Thoughts on Everybody’s Gone to the Rapture

I first heard about Everybody’s Gone to the Rapture (which i’ll shorten to Rapture from here on out) from two friends discussing this new game which is set during the apocalypse and has the player exploring an English village in the 1980’s. I was instantly intrigued. I must point out that this isn’t a review, it’s just my views and experience with the game.

So I set about doing some research on this game and discovered it would be released within a week of my friends mentioning it. A week passed by and I purchased the game from the PSN store. I waited impatiently for it to install and once it completed the install I fired it up. To say I was disappointed would be an understatement. I paid £15.99 for this game and admittedly only played for about an hour maybe an hour and a half and couldn’t have been more annoyed. I turned my PS4 off in disgust.

Everybody's Gone To The Rapture™_20150805193735
Everybody’s Gone To The Rapture™
The game was beautiful I admit. But I had no clue what exactly it was I was supposed to do. There was no set path to follow, something I usually prefer to have in a game. The light which floats around the village is supposed to show you the way but it felt like it was taking me away from an area I wanted to explore. The fear of missing out on part of the story also led to me ignoring the orb of light at the start. So I gave up and turned it off.

A couple of weeks later I was trying to decide what game to play and didn’t really have anything in particular I wanted to play. I decided to give Rapture another go since it cost me £15.99 and I knew myself I hadn’t really given it the time it deserved on my first play. Boy am I glad I did.

I got to grips with what I was supposed to do instantly. I explored the various areas the orb of light wanted me to and I felt I explored more that it didn’t lead me to. But even on my first complete play through I had still missed parts of the story. Now it doesn’t affect how the game plays or the ending but you do get a much deeper understanding of the characters with each play through. Once you discover the little areas you missed first time around you’ll discover more of the backstory behind each character.

Everybody's Gone To The Rapture™_20150808001638
Everybody’s Gone To The Rapture™
I’m getting ahead of myself by talking about extra play throughs. I’m so glad I gave this game another chance. So many times if a game hasn’t clicked with me i’ll just give up and never play it again. Although that’s usually with digital only games such as Rapture. I usually persevere with a physical release. Don’t ask me why. That’s just how my weird brain works. But back to my point, without giving this game another chance I never would have experienced how much of a masterpiece it is. I loved every minute of it. I even started a new game upon my first completion. Now I knew what the game was about I could sit back, relax and discover the parts I missed first time around.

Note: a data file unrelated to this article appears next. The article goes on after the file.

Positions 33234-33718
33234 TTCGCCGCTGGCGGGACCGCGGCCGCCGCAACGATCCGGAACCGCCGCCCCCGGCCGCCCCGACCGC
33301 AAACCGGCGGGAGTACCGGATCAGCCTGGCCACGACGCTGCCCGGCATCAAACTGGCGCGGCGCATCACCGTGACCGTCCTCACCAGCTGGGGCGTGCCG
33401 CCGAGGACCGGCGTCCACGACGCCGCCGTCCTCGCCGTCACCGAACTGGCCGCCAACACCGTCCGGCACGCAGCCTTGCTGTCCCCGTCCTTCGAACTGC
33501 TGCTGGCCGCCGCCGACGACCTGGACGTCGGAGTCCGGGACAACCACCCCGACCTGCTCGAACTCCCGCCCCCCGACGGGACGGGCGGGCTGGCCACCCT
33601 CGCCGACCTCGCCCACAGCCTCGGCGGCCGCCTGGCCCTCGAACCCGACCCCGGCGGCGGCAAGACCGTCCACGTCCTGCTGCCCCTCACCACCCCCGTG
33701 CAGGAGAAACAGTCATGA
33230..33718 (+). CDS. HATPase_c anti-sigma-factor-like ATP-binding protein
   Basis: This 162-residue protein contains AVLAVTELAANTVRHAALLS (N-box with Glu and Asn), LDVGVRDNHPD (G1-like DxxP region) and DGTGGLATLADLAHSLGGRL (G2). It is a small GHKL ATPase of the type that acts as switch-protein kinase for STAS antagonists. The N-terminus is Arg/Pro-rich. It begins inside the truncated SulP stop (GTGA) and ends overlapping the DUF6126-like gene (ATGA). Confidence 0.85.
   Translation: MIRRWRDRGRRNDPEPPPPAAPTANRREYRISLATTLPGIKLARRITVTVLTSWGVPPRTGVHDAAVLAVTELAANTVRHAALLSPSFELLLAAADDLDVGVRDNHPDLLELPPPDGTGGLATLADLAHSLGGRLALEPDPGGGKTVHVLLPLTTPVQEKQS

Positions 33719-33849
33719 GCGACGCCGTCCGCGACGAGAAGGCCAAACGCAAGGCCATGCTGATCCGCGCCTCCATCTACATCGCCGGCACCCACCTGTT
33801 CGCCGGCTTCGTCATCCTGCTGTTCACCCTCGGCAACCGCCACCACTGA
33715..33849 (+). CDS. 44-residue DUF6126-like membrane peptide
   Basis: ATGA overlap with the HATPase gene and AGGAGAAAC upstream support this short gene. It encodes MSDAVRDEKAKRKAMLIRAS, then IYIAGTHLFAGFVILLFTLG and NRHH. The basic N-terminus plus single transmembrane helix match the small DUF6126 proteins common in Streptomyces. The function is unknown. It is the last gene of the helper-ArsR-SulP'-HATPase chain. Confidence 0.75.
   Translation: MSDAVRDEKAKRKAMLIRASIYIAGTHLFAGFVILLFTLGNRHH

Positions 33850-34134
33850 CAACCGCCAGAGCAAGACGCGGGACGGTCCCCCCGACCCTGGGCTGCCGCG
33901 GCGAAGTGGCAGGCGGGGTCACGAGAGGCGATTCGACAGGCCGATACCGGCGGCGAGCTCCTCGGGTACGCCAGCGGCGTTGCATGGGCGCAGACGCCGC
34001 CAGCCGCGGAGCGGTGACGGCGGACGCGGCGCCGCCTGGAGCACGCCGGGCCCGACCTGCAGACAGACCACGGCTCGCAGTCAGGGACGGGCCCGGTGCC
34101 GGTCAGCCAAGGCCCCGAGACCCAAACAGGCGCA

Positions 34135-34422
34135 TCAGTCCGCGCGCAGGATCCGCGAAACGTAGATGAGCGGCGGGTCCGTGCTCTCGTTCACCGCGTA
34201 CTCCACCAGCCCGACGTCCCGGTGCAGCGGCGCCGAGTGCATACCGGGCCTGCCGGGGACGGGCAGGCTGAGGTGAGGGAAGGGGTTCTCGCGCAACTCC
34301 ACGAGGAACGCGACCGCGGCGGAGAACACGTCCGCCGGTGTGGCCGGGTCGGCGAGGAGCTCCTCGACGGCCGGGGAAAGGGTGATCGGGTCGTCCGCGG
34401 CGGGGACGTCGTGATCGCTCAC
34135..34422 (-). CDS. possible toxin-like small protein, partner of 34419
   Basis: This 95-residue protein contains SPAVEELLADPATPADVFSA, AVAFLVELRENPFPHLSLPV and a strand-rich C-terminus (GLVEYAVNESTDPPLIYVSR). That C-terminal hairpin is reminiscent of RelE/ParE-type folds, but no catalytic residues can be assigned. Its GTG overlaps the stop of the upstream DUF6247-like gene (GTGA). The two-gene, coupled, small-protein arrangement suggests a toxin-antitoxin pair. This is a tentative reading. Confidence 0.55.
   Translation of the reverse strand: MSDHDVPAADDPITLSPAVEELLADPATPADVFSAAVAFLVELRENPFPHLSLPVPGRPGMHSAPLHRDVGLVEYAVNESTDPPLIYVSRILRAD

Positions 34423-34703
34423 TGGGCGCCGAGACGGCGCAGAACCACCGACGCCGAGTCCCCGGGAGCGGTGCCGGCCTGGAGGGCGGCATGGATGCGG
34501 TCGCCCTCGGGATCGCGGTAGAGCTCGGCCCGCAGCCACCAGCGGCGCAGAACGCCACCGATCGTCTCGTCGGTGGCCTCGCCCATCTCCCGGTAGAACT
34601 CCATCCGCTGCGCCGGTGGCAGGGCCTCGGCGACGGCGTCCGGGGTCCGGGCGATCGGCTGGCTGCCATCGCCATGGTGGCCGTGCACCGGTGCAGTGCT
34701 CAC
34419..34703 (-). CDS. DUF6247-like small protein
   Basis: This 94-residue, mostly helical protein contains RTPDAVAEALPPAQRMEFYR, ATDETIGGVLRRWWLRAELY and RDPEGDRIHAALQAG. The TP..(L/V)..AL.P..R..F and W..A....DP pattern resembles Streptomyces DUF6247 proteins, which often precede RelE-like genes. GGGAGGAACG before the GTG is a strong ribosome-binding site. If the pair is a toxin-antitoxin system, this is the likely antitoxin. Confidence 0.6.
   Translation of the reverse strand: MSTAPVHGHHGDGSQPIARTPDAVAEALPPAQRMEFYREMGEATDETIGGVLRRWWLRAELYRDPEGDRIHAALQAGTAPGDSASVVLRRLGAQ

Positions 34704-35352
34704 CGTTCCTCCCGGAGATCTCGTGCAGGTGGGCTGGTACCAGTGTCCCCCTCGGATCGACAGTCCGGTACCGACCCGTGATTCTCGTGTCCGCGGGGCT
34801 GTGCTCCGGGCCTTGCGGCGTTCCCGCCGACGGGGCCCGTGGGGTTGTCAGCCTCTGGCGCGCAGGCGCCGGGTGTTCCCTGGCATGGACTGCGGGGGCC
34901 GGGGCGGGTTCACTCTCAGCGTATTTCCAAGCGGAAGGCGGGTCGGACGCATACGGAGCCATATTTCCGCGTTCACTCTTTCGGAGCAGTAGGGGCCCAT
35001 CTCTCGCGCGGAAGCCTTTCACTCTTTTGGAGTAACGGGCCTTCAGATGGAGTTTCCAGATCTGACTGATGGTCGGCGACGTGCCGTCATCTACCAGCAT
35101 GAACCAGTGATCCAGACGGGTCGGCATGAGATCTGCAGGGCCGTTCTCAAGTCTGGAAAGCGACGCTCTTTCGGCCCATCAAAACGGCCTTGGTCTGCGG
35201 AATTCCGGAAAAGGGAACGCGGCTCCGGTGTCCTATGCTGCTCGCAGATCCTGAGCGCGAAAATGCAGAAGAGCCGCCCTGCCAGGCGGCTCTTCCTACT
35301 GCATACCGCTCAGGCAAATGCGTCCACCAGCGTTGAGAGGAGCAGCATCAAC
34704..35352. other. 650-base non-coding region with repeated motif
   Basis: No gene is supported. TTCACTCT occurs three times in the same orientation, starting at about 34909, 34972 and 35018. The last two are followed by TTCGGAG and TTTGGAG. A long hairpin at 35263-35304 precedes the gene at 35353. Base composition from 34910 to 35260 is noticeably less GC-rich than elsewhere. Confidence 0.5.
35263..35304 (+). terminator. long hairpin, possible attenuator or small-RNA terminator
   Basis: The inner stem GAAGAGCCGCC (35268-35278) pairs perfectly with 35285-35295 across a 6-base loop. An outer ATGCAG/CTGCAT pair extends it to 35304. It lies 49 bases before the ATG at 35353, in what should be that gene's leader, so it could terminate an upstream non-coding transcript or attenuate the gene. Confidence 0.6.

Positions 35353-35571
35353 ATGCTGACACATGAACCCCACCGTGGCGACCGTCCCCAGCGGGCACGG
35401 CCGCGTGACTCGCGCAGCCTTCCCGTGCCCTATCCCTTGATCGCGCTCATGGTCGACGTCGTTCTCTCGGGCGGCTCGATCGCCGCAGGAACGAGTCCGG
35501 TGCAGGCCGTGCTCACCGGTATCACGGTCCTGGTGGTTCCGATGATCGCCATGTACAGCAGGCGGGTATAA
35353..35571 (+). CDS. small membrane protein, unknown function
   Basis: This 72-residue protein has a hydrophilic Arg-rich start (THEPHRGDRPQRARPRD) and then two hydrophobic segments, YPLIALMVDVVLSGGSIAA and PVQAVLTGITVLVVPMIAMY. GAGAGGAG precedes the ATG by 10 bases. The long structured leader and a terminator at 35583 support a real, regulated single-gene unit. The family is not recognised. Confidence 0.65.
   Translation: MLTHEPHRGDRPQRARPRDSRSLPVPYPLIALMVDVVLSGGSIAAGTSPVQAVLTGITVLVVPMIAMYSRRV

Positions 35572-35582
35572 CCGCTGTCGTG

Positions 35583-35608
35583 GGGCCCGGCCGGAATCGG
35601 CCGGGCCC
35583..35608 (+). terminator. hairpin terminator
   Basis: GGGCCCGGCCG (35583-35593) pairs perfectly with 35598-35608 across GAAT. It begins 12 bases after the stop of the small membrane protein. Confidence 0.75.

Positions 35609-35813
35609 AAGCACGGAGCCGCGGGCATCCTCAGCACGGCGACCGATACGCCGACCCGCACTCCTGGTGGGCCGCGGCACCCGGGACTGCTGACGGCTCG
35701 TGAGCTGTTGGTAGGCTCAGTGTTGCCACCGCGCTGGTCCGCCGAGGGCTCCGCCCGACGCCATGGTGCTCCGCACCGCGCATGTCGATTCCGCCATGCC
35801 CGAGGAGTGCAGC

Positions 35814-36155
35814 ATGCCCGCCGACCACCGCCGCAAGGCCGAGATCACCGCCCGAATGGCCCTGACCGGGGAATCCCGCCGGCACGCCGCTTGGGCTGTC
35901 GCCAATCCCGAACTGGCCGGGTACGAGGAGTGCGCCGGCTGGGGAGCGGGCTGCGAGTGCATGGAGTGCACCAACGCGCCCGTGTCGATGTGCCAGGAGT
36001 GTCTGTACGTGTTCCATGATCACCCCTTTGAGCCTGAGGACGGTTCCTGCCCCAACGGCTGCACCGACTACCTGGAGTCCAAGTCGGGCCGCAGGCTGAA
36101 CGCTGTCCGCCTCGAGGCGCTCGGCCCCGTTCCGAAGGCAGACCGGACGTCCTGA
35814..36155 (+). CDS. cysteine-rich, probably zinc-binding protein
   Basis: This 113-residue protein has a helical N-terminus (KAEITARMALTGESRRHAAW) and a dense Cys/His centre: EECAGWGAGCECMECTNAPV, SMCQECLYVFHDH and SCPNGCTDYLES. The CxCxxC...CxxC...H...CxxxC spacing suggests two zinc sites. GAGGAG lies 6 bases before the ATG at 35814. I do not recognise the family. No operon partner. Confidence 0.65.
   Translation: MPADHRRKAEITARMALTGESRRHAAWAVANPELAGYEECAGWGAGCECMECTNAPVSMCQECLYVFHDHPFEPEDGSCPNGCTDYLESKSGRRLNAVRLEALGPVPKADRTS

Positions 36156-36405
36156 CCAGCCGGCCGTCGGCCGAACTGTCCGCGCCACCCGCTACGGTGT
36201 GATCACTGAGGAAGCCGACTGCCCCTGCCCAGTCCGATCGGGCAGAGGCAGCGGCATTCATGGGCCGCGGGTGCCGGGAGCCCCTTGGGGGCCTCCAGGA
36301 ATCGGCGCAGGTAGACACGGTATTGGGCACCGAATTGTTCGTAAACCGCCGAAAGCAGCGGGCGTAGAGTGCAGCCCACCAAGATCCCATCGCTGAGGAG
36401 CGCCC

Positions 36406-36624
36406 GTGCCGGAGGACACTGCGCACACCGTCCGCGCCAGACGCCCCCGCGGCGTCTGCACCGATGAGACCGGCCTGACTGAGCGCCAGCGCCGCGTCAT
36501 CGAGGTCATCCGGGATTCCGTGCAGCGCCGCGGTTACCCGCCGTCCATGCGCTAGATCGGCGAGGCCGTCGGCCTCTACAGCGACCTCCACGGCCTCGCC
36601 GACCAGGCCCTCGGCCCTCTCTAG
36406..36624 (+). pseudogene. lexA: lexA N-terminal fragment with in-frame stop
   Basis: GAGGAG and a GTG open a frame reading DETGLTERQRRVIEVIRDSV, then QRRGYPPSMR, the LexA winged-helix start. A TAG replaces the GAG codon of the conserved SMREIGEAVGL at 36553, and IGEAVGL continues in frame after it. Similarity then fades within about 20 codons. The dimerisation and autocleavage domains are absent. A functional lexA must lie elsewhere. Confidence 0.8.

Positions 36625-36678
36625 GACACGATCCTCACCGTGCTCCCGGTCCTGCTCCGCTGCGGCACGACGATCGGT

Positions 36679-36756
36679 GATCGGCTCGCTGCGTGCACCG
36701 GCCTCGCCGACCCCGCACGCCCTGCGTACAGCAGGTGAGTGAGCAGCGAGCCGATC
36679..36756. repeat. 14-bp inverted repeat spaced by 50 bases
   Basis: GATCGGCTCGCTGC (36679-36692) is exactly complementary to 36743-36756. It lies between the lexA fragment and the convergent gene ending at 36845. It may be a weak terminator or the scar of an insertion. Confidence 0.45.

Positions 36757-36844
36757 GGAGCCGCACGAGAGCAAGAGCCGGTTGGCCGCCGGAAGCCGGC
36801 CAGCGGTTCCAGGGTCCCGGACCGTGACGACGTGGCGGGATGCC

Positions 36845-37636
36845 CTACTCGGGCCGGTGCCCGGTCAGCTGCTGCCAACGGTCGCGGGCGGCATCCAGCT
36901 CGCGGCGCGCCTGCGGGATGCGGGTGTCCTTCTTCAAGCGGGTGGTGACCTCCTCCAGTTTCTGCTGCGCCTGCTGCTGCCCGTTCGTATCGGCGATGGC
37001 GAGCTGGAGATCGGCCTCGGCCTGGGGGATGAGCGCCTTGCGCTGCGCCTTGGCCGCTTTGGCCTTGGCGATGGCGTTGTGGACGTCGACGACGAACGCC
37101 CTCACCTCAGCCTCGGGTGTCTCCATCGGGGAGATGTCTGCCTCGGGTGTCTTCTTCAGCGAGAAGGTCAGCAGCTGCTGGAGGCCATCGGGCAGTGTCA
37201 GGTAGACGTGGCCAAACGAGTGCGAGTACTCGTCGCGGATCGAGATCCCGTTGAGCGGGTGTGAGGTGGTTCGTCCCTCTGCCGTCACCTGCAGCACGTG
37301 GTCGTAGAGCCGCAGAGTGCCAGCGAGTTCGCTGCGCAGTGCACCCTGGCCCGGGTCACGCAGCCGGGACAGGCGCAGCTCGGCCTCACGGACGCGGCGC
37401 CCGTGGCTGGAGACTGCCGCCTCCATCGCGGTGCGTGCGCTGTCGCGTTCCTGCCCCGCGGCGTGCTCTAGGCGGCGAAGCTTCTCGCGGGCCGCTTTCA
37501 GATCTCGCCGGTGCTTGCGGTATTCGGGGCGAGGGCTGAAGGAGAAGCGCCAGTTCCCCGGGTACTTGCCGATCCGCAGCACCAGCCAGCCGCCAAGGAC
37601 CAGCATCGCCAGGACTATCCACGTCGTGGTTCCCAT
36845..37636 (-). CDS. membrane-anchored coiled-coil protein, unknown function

Many people argue that Rapture isn’t a game. It’s a “Walking Simulator”. There’s nothing to do blah blah blah. This game is an experience. There’s no better way to describe it. You get to know the characters. You feel for them and their plight. They live in a small village that’s rife with gossip like any real world village is (I know, I lived in a village for a large part of my life). The characters have every day problems they’re trying to deal with. Then out of nowhere an illness rampages through the village and people begin to disappear. This is what we have to piece together as the player.

It’s almost two years later and I still play the game regularly. The game can be completed in maybe 2-3 hours if you’re in a rush or have completed it before. But if you explore a bit and get every part of the story to piece together then it can take roughly 5-6 hours. I’ve got all the trophies and the platinum. I only really do that for games I love so I can get more out of them.


Another thing about the game is the soundtrack. Jessica Curry composed an absolute masterpiece for this game. Each character and their section of the game has a certain style of music, be it uplifting, tragic, heartfelt. The game wouldn’t be the same without this soundtrack. It has easily placed itself among my favorite albums. It is an emotional roller coaster that draws various emotions from the player depending on the story they’re currently exploring which at times feels like an extension of each character. Jessica Curry also won a BAFTA Games Award for Music for her amazing soundtrack and I couldn’t have been happier when her name was called out. It would have been a travesty had Jessica not walked away with the gong. 

I’m not really sure how you’d categorise this post. It’s certainly not a review. More of a love letter to this masterpiece (I realise i’ve used this word quite a bit but it’s a perfect description for Rapture) which came from the minds at The Chinese Room. A studio created by Jessica Curry and her husband Dan Pinchbeck. They’ve released other games such as Dear Esther and Amnesia: A Machine for Pigs. The studio is currently hard at work on their next title So Let Us Melt and I for one can’t wait to experience their new game.

I’ve rambled on long enough, I could go on, but I will leave you with this one request, please give this game a chance. It’s not a long game by any means. Once you get to grips with it and understand what it’s about you will definitely not be disappointed. Along with the soundtrack this game has catapulted itself up to the top of my favourites list. I’ll never stop returning to the sleepy village of Yaughton. Every time I go back it feels like i’m reliving memories of old friends. What more could you ask for from a game.



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